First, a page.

LuckFactor (LF) combines LF1-LF3 into a single LuckFactor. LF is a good measure for if that player has been lucky/unlucky over the period being evaluated (LF column has been circled in the below screenshot).

RIBHA and RIBHB stand for "run into big hand ahead/behind". This statistic identifies events where a player is put in an unfortunate/unlucky situation. For example, if you are dealt KK and the player to your left is dealt AA, that is pretty unlucky and you will likely lose a lot of chips. I came up with a measure for this at each round, and won't put the details here. Just think of this as having a big hand against an even bigger hand. As with any of these statistics, there is no reason a player should experience the positive/negative side more than the other. For each time you have KK against AA, it is only fair that you receive AA against someone else's KK in a different hand, over a large number of hands. LF4 is not included in the overall LF.

Any of these stats can be calculated over different periods (Cumulative stats period). These include per day, per month, or all time.

Click on any cumulative stats row, and the lower frame will show the showdowns that went into calculating those statistics. You can drill down to the lowest level by double clicking on a showdown row. This will bring up an annotated hand history for that showdown (annotated lines start with ###). An example of an annotated line is below:

Player player_name allin (955)

### player_name (Ad,8d): BET: 955, EXEQ: 29.30574, APOT: 1525, PO: 1.596859, EV: -0.5320287, BB: 1, GB: 0, FAV: 0

BET: amount called or bet

EXEQ: expected equity at this point in the hand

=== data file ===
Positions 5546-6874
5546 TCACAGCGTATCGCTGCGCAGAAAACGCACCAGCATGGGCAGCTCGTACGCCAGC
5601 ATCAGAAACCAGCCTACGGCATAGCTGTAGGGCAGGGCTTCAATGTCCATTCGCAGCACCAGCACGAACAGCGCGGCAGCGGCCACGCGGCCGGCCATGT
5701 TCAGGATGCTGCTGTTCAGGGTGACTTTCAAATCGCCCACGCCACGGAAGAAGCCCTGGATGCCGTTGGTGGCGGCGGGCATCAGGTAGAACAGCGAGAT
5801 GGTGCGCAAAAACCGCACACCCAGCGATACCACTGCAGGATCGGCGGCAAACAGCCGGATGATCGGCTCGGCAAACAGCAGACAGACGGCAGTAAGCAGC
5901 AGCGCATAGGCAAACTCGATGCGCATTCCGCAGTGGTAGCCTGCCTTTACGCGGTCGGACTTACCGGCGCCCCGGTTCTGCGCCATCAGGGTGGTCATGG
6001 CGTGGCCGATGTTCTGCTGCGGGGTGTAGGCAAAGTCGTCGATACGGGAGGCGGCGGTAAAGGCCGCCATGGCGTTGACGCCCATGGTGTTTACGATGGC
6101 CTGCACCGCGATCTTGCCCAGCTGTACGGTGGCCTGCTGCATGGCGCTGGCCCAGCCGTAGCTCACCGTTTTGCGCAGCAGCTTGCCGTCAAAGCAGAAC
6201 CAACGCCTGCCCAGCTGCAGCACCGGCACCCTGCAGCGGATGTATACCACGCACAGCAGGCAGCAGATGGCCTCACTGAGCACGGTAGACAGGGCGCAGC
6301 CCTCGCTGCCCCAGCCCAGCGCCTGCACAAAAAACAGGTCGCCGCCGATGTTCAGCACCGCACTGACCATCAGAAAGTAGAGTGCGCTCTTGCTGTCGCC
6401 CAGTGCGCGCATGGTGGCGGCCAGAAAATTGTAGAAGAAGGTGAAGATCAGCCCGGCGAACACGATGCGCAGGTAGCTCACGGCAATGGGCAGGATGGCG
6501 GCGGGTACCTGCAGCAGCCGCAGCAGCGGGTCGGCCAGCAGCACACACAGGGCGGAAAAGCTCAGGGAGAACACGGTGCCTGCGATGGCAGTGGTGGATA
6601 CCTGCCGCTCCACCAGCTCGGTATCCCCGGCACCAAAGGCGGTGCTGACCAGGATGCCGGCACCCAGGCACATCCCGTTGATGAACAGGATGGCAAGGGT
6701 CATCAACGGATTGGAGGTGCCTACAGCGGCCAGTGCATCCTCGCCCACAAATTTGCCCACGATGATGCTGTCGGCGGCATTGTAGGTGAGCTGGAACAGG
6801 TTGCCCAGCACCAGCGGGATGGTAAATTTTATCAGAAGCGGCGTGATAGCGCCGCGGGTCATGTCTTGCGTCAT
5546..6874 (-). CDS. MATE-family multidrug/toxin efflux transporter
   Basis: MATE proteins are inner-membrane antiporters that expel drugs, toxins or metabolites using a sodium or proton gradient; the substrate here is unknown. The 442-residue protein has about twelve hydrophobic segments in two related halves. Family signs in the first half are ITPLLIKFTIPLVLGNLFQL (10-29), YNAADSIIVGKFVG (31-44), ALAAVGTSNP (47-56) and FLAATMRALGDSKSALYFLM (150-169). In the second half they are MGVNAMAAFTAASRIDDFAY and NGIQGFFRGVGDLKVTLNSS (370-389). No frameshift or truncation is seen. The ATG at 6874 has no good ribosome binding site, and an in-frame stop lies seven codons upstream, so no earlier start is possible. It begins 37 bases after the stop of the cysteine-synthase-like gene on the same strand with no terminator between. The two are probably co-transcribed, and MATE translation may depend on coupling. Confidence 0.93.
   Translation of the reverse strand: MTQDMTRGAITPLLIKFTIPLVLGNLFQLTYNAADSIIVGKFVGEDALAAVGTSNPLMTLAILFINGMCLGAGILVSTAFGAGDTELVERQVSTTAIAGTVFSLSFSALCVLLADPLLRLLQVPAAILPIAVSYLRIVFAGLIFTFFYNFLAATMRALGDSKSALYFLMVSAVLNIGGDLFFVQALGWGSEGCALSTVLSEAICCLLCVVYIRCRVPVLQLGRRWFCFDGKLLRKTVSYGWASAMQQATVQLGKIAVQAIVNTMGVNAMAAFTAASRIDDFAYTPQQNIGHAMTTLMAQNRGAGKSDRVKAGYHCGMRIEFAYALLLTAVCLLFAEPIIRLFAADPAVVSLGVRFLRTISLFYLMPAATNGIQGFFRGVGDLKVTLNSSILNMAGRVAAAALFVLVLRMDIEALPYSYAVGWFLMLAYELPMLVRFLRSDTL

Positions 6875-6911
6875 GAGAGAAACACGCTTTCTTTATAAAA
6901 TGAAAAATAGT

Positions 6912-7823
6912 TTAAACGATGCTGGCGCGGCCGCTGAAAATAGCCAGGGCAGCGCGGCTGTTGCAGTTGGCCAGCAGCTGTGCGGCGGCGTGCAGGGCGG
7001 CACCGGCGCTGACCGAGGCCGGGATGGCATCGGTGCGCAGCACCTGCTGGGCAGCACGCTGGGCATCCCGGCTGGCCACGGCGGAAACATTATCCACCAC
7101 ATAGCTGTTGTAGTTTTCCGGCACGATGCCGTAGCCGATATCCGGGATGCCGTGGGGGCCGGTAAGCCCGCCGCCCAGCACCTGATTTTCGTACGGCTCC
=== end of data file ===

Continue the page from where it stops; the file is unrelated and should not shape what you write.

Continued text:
APOT: available pot (chips available to be won by this player)

PO: pot odds

EV: expected value

BB: bad bet (player put chips in pot while EXEQ < 50% AND expected value less than zero)

GB: good bet (player put chips in pot while EXEQ > 50% OR expected value greater than zero)

FAV: player is favorite to win (highest EXEQ amonng players still in hand)

Some showdowns are not included in the cumulative stats (rows that are shaded grey). One reason is split pots where more than one player won chips. This can be complicated to figure out and doesn't occur often enough to be worth including. Also, if any player mucks their cards, that showdown is not included in their stats. Some hand histories actually show mucked cards, so it is possible to calculate all the necessary probabilities. However, because a player only mucks if they lose, including mucked hands could bias the results.

I use PokerShowdown everytime I have a session of online poker. I feel I've come up with a great set of statistics that capture and quantify how much luck (good or bad) a player has experienced. This tool does not focus on poker skill as other popular poker tools do. Below I plotted my LF (Luck Factor) for January 2017 vs tournament profit. There is an obvious correlation between getting lucky and profiting in touraments (or having bad luck and not cashing).